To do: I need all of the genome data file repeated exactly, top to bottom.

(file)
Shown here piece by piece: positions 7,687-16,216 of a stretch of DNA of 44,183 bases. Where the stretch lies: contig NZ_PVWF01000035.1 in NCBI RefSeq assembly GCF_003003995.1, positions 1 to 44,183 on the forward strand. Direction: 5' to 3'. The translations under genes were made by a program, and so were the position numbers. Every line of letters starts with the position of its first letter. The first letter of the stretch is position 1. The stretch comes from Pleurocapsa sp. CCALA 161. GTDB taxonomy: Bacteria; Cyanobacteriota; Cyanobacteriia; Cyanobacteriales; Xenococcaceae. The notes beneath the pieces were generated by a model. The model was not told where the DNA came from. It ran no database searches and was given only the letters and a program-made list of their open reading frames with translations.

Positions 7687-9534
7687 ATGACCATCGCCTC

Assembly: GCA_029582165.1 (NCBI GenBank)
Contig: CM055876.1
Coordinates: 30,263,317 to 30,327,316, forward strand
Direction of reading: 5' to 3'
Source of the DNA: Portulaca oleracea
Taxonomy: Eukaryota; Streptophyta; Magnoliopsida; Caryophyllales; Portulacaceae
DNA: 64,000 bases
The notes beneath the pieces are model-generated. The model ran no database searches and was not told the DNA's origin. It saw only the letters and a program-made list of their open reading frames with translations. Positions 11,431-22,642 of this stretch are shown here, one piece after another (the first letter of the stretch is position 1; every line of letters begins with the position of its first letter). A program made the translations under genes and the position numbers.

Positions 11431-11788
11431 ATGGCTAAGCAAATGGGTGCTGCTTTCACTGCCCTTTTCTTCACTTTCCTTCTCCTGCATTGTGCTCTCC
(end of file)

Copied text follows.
Shown here piece by piece: positions 7,687-16,216 of a stretch of DNA of 44,183 bases. Where the stretch lies: contig NZ_PVWF01000035.1 in NCBI RefSeq assembly GCF_003003995.1, positions 1 to 44,183 on the forward strand. Direction: 5' to 3'. The translations under genes were made by a program, and so were the position numbers. Every line of letters starts with the position of its first letter. The first letter of the stretch is position 1. The stretch comes from Pleurocapsa sp. CCALA 161. GTDB taxonomy: Bacteria; Cyanobacteriota; Cyanobacteriia; Cyanobacteriales; Xenococcaceae. The notes beneath the pieces were generated by a model. The model was not told where the DNA came from. It ran no database searches and was given only the letters and a program-made list of their open reading frames with translations.

Positions 7687-9534
7687 ATGACCATCGCCTC

Assembly: GCA_029582165.1 (NCBI GenBank)
Contig: CM055876.1
Coordinates: 30,263,317 to 30,327,316, forward strand
Direction of reading: 5' to 3'
Source of the DNA: Portulaca oleracea
Taxonomy: Eukaryota; Streptophyta; Magnoliopsida; Caryophyllales; Portulacaceae
DNA: 64,000 bases
The notes beneath the pieces are model-generated. The model ran no database searches and was not told the DNA's origin. It saw only the letters and a program-made list of their open reading frames with translations. Positions 11,431-22,642 of this stretch are shown here, one piece after another (the first letter of the stretch is position 1; every line of letters begins with the position of its first letter). A program made the translations under genes and the position numbers.

Positions 11431-11788
11431 ATGGCTAAGCAAATGGGTGCTGCTTTCACTGCCCTTTTCTTCACTTTCCTTCTCCTGCATTGTGCTCTCC